Just days after he became an 'Overseas Citizen of India' (OCI), Shaun Tait announced his retirement from all forms of the sport owing to a chronic elbow problem which has marred his career for a while now.
The Australian pacer, who represented his country in three Tests and 54 limited-overs internationals, was part of Australia's winning campaign at the 2007 World Cup in West Indies. Tait is known to be among the fastest bowlers of all time, having touched 161.1 kmph during an ODI against England at Lord's in 2010. He also touched 160.7 kmph in a T20I against Pakistan at the MCG.
While the 34-year-old had retired from first-class cricket in 2009 and ODIs in 2011, he had been playing the shortest format of the game in domestic leagues around the world. He represented Hobart Hurricanes in the Big Bash League (BBL) earlier this Australian summer.
"I honestly wanted to play a couple more years, whether it was over in the UK or here. I knew it was going to be difficult getting older to compete with the young blokes. But I didn't know it was going to be as difficult as it was this year (with the Hurricanes),” Tait told cricket.com.au.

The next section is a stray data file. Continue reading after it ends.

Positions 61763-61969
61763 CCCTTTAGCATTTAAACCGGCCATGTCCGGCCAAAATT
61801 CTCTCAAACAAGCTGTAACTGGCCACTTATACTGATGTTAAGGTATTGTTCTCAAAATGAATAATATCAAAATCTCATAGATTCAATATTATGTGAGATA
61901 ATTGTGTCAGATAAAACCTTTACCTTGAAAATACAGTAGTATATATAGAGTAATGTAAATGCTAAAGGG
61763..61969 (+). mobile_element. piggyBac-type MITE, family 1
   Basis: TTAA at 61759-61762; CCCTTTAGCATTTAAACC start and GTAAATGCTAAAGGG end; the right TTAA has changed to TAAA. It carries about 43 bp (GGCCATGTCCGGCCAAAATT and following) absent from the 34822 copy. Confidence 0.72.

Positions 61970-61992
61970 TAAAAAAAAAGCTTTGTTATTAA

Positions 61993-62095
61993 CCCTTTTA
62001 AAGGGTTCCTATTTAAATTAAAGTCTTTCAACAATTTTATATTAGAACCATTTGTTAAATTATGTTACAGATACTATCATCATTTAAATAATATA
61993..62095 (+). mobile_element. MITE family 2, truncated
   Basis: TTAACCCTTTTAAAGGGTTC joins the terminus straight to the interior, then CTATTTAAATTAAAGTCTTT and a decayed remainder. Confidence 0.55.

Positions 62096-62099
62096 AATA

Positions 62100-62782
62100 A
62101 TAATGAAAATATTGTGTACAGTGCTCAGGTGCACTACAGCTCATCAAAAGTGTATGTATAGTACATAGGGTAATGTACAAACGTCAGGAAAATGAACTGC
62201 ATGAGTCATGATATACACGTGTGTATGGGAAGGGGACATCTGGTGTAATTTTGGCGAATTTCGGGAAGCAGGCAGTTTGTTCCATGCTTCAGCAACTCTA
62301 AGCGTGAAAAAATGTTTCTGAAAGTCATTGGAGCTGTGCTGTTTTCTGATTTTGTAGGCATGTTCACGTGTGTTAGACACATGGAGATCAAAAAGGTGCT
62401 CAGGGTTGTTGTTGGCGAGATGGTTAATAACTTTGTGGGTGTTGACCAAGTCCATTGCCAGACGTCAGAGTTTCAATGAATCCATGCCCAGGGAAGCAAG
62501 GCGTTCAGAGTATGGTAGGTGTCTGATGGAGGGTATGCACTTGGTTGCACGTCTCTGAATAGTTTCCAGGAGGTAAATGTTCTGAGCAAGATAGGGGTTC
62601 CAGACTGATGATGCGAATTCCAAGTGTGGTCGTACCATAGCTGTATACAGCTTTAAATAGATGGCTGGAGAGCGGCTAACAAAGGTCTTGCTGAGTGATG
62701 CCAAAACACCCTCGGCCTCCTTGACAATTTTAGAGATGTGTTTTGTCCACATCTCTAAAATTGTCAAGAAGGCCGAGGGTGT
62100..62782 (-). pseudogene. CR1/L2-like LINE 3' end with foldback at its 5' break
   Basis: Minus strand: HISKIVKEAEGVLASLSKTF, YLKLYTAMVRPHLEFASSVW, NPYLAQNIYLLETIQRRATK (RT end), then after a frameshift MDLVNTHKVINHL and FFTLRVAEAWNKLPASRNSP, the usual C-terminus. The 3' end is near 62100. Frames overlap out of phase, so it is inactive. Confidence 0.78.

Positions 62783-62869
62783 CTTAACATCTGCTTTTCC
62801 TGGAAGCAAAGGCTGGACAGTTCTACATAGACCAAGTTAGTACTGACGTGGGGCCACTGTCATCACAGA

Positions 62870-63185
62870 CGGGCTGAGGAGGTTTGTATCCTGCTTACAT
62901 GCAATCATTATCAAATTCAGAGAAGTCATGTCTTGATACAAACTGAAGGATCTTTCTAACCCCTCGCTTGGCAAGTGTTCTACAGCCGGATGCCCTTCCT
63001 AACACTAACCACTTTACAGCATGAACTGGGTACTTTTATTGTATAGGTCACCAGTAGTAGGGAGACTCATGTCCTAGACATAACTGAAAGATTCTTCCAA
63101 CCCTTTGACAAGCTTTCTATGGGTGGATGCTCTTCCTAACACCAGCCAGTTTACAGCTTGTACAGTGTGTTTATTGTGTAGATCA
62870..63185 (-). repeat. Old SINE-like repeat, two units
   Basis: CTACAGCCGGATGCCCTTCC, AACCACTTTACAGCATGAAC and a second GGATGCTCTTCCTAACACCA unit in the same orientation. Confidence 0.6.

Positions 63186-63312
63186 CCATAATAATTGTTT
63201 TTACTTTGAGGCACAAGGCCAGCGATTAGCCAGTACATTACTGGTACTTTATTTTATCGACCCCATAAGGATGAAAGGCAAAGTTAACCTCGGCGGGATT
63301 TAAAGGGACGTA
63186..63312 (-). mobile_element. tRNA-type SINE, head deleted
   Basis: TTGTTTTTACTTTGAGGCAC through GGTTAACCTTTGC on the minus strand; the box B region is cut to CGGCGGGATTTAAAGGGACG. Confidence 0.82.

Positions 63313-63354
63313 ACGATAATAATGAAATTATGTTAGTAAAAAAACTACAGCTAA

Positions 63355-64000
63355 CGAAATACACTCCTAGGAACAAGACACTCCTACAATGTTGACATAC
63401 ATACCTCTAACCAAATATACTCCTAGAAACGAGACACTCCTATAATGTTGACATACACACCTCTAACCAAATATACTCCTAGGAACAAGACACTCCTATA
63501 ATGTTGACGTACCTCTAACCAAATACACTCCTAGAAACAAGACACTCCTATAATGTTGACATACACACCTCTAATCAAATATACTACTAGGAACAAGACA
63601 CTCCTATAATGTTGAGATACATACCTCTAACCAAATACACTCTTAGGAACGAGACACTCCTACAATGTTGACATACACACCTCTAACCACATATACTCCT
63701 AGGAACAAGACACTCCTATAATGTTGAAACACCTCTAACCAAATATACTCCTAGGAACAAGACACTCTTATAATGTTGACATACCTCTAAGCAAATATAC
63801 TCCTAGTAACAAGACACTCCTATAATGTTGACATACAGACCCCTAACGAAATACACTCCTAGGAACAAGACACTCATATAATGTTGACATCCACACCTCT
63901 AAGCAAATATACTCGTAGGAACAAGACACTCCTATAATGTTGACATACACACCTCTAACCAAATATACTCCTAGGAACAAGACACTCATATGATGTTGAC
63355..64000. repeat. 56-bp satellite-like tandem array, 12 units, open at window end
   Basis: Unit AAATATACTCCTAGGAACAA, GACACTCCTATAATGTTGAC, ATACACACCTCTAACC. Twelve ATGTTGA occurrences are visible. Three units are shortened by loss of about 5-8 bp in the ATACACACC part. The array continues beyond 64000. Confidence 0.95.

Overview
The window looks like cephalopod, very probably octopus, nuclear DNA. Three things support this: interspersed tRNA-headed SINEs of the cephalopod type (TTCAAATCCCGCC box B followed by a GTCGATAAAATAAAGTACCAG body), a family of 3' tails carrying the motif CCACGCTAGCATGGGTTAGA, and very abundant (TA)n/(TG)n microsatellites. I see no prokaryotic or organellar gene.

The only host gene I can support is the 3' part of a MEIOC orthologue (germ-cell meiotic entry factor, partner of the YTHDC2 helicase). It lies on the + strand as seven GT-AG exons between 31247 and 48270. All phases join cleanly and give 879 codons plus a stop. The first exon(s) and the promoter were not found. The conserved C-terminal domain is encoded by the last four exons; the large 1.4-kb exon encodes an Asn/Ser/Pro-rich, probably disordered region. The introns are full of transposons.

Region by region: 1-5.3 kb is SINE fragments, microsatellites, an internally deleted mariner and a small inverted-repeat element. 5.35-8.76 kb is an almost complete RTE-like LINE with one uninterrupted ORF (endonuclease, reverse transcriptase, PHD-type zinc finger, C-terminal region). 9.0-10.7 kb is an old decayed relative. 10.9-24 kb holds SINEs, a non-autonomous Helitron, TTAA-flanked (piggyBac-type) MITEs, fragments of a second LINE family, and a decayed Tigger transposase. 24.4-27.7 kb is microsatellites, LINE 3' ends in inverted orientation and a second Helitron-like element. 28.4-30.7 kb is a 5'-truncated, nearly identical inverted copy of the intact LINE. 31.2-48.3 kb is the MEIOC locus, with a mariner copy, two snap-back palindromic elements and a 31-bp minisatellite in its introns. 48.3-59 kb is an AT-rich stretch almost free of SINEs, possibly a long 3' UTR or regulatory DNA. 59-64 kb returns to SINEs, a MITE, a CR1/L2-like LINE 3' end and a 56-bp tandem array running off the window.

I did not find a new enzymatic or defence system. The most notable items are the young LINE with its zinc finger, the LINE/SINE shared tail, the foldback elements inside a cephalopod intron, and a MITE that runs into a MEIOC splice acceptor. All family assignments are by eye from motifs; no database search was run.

"It was pretty much getting left out of the side or not being able to play because of my elbow, either way there's no point going on with it. I knew during the Big Bash that I was going to finish up,” he added.
The pacer said that he realised during the Hurricanes stint that the game had gotten “quicker and better” while he was “getting slower and a bit older”. Tait also said in the interview that while he had not made a decision about what he would do in the future, he was keen to remain in the game either in a coaching capacity or the media.
Tait, who got married Indian model Mashoom Singha in 2014, sent Indians on social media into overdrive recently by putting up a picture of his OCI card, igniting hopeful rumours that he could turn out for the Indian team in the future. However, his decision to retire poured cold water over any such speculation.
— Shaun Tait (@shaun_tait32) March 19, 2017
Updated Date: Mar 27, 2017 14:30 PM